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Our guide to antique collecting courses

 
 

It’s the thrill of the hunt—searching warehouses and shops for that perfect piece of vintage art, furniture, or decor to complement your collection.  The increasing popularity of home improvement programs like Antiques Roadshow, have made the search for traditional artefacts a mainstream interest.  Antiques and their potential have become more than just a hobby for some, and if you count yourself among this lot, you too can turn your love of yesteryear into a career with a course in antiques.

No matter what aspect of antiquing intrigues you, there’s a course that covers it.  Don’t be afraid to look around our guides for courses too – if there’s anything an antiques aficionado knows it’s that the search is half the fun.  Have a look and know that no matter your availability or past knowledge, there’s something here for everyone.

 

Wait—I don’t know anything about antiques!

So you can’t tell your Eames from your Evans – don’t panic.  If you’re an absolute beginner, a course in identifying and recognising antiques will have you pointing out the minute details in no time. On the other hand, if you’ve always been intrigued by the array of antiquities displayed in museums, a course in building collections may also strike your interest.  Either course is likely to vastly expand your knowledge of maker’s marks and valuable pieces (and impress your friends, to boot).

 

What will a course teach me?

While each course will delve into more specialized topics, you can expect a few things to pop up in them all.  You’ll learn the styles of some key designers as well as design elements and the “science” behind what makes something “good”.  Trips to museums will have you brushed up on art and architecture, and you’ll get a good grasp of period details and styling that makes a piece of furniture a worthy investment.  You’ll also develop a discerning eye—the antique world is plagued by forgers who look to pass off fakes on unsuspecting collectors; courses will teach you to look for certain manufacturer’s touches too unique to appear on a copy.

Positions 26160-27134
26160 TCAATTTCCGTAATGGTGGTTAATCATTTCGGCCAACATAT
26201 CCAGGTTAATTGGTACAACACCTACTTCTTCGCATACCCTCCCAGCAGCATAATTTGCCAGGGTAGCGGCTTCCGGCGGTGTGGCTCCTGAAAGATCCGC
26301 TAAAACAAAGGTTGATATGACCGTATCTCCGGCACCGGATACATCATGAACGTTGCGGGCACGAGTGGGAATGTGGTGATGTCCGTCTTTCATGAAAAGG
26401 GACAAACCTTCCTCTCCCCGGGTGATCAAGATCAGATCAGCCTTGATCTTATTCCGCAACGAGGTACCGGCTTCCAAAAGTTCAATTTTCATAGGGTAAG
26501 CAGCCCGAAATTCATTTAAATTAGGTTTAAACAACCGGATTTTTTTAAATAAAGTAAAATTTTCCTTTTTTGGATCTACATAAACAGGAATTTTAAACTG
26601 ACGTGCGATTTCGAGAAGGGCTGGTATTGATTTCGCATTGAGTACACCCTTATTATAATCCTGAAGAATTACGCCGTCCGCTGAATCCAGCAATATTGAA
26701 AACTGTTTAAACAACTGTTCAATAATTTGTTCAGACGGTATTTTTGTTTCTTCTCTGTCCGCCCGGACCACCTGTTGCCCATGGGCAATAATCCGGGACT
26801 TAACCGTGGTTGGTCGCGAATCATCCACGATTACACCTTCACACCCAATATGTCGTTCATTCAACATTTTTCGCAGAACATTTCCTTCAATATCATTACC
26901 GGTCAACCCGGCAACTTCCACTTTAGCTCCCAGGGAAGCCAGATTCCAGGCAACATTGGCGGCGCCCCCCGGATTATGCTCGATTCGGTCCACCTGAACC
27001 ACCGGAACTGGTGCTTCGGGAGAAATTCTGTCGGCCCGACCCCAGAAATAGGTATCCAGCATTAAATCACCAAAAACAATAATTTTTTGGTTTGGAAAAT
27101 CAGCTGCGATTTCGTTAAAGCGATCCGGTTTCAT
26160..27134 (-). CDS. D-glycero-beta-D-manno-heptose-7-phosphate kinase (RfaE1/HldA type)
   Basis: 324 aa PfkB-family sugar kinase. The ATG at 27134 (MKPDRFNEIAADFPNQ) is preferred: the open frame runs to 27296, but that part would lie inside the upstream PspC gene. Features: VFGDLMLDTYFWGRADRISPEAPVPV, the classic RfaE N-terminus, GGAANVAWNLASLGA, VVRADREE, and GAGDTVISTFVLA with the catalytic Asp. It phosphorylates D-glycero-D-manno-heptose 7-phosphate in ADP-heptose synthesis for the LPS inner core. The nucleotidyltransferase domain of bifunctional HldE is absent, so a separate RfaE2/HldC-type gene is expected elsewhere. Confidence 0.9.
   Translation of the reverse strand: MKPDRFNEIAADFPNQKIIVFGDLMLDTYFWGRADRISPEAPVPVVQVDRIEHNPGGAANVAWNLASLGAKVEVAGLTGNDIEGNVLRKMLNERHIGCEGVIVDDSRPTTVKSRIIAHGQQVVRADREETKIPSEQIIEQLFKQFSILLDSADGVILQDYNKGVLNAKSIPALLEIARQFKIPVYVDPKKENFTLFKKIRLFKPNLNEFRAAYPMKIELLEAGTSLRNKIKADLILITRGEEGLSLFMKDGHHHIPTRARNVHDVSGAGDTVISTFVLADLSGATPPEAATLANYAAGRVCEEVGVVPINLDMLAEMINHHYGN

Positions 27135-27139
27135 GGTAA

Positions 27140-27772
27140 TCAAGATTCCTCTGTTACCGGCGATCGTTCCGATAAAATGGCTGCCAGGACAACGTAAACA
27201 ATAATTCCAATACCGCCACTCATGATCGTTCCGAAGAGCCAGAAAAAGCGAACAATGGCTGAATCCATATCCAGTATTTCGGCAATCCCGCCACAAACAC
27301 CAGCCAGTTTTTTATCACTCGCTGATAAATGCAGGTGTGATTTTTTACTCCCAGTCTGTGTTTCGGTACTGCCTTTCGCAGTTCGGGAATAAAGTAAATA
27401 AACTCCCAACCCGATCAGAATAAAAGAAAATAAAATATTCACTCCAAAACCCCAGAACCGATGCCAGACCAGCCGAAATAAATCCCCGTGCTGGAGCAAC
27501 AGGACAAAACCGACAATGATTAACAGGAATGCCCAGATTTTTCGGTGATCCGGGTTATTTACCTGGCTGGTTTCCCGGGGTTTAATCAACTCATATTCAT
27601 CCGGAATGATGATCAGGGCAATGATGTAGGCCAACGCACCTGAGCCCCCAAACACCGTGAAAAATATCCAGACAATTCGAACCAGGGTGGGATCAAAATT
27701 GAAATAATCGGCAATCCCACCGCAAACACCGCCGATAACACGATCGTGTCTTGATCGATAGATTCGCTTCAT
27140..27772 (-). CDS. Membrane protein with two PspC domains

The entrepreneur

If you’ve long been an antiques enthusiast or have caught the entrepreneurial bug, you may be interested in a course on selling collectibles.  Successful sellers are able to predict trends—they’re able to “buy low, sell high” by making educated guesses about what will be popular in a few years.  As an antiques collector and seller, you’ll look for the characteristics of a profitable piece and learn to avoid missteps.  A course in profit from antiques will get you ready to be a knowledgeable (and successful) antiques shark.

 

The Hotcourses bargain hunt quiz -

 

What type of wood is Chippendale furniture exclusively made from?

Chippendale furniture is made of mahogany.  It usually features claw feet and artistic scroll designs.

 

How old does something have to be before it is considered an ‘antique’?

Normally, to be considered an antique an item has to be at least 100 years old, however many serious collectors disagree with this.

 

When was the first sewing machine invented?

The first sewing machine was invented in 1790, by the English inventor Thomas Saint.

 

by Sydney Embray 

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